Baker responds in wake of cycling's recent doping news
The President of Mountain Bike Australia (MTBA), Russell Baker, sent a strong anti-doping message recently to the organization's members. Baker spoke out adamantly against doping generally and proposed that key personnel associated with MTBA take an anti-doping pledge.
"I wish to make my position on the use of performance enhancing drugs in sport abundantly clear," wrote Baker in a statement to MTBA members on October 24. "I abhor them and they represent a tarnishing blight on sport, creating an environment in which drug cheats damage the reputation of the whole sport and deny rightful team placings and professional careers to clean athletes. In short, I would rather our riders come 50th clean, than win dirty. Cheating is not the Australian way.
Noting that mountain biking is a way many future road pros come into the sport of cycling, Baker said, "While mountain biking is an international sport in its own right, it is also an introductory and pathway sport to road cycling for many riders. We have an obligation to young riders entering our sport, and to their parents, to provide them with a safe and drug-free environment in which to begin their sporting careers and develop their personal sporting values. We must never forget that we are the first exposure to competitive cycling for many young Australians. We also have obligations to those who support our sport, from Governments through Sponsors to the countless volunteers without whom mountain biking would not happen in Australia.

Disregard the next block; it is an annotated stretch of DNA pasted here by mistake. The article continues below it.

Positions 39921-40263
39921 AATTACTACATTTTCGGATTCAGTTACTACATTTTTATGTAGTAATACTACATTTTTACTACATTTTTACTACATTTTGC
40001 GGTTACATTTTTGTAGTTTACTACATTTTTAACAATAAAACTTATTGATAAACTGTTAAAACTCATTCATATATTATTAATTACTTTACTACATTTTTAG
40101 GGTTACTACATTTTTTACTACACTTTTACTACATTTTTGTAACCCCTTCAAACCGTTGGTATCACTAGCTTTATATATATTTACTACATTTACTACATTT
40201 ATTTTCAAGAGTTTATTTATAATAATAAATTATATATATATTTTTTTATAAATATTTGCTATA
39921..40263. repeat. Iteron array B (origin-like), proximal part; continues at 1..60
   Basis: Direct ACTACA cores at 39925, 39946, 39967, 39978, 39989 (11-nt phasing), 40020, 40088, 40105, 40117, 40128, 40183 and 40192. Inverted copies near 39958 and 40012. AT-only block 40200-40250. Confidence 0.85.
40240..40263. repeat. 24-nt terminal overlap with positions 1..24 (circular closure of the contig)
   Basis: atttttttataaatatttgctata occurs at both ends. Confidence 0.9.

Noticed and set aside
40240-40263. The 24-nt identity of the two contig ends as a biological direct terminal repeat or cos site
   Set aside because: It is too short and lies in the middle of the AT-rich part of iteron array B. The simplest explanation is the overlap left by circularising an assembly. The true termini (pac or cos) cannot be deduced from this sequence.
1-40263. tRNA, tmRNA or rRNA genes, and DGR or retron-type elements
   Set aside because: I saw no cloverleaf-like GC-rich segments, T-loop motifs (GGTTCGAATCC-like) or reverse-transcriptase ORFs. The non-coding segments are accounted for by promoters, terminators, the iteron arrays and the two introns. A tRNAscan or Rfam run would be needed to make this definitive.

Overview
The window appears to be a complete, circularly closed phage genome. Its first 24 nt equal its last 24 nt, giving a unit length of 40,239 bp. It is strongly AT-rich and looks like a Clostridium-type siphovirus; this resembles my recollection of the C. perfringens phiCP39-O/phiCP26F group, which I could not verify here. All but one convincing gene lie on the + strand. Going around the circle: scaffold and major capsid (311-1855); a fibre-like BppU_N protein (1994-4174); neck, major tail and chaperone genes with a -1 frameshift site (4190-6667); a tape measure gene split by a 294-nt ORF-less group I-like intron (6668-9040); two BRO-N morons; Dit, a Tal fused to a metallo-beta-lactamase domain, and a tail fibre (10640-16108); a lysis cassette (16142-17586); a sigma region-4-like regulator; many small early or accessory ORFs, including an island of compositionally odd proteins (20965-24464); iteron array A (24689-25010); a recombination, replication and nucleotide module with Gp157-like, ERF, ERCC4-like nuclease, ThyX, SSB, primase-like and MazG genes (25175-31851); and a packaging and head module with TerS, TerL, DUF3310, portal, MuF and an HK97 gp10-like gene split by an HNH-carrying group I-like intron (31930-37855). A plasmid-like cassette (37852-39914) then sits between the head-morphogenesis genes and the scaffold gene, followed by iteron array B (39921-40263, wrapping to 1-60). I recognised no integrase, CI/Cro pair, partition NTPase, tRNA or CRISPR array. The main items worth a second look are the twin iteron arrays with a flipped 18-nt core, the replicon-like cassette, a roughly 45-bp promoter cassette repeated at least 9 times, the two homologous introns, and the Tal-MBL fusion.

"I will be proposing to the MTBA Management Committee for their approval, that the MTBA Management Committee, Staff, Selectors, Coaches, Managers and Contractors sign statements reflecting their noninvolvement in performance enhancing drugs. We will also look to those who act as role models and mentors for our riders as they enter the top-level competitive ranks, and seek the same commitment from them. We already require similar commitment from our riders when they are selected to national teams and development squads. We should have no issue in asking for the same commitment from those who influence them, manage them and manage their sport."
"In advance of this, I take pride in making my declaration that; I have never taken performance enhancing drugs, I have not been involved in their supply or distribution, nor have I promoted their use. Should the subsequent legal advice from ASADA or the ASC require a different or stronger statement, I will sign that."
In a related action, Baker also called for the removal of the name of Stephen Hodge from a criterium circuit at Stromlo Forest Park. Hodge is the former vice president of Cycling Australia who resigned after admitting doping during his racing career.